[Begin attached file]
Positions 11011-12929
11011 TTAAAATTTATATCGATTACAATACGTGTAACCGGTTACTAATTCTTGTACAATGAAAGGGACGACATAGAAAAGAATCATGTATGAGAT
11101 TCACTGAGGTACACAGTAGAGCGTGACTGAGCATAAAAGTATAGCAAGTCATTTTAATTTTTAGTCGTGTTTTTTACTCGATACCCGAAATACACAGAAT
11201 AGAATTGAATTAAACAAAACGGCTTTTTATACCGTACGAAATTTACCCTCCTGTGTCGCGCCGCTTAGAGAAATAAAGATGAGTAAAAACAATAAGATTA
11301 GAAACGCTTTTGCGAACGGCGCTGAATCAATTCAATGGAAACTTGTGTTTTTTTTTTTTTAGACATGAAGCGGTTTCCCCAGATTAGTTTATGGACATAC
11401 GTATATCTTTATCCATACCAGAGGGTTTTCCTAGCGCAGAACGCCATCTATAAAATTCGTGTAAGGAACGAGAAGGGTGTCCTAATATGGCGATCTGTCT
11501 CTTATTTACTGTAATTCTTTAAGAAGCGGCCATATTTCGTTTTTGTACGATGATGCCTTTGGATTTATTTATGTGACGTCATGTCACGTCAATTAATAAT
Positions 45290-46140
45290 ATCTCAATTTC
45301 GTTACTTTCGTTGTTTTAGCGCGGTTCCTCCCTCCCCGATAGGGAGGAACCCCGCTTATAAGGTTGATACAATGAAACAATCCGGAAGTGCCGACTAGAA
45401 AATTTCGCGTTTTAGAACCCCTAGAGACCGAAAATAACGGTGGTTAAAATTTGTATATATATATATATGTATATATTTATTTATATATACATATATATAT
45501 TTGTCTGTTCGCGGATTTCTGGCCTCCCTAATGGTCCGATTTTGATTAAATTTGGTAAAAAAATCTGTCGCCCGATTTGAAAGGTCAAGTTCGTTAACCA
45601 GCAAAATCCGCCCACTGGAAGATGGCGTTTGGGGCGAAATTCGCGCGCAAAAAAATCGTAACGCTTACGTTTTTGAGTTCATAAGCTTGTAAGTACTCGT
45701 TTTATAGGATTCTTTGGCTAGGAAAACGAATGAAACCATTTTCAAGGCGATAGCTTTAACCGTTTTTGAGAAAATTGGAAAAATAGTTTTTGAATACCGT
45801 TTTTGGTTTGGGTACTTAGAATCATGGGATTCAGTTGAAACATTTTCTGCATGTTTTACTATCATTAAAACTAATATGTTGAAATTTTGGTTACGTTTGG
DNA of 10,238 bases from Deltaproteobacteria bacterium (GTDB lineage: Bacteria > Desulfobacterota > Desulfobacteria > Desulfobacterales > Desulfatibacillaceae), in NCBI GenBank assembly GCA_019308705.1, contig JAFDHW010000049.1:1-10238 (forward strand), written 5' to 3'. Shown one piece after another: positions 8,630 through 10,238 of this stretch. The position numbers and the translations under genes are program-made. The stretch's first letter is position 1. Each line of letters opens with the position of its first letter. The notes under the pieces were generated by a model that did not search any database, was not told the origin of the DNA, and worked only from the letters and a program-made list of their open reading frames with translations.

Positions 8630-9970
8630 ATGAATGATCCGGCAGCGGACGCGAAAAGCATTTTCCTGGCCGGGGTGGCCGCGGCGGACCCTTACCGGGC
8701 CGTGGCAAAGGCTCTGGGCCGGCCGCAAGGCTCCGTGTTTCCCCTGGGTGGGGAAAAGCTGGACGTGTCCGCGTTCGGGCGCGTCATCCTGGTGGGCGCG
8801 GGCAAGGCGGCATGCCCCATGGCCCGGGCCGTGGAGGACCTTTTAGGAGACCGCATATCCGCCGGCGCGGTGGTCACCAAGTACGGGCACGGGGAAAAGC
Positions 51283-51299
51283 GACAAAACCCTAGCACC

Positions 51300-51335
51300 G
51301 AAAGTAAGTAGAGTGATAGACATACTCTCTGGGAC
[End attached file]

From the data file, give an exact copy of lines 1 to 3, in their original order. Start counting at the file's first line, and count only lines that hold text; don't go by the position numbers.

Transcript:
Positions 11011-12929
11011 TTAAAATTTATATCGATTACAATACGTGTAACCGGTTACTAATTCTTGTACAATGAAAGGGACGACATAGAAAAGAATCATGTATGAGAT
11101 TCACTGAGGTACACAGTAGAGCGTGACTGAGCATAAAAGTATAGCAAGTCATTTTAATTTTTAGTCGTGTTTTTTACTCGATACCCGAAATACACAGAAT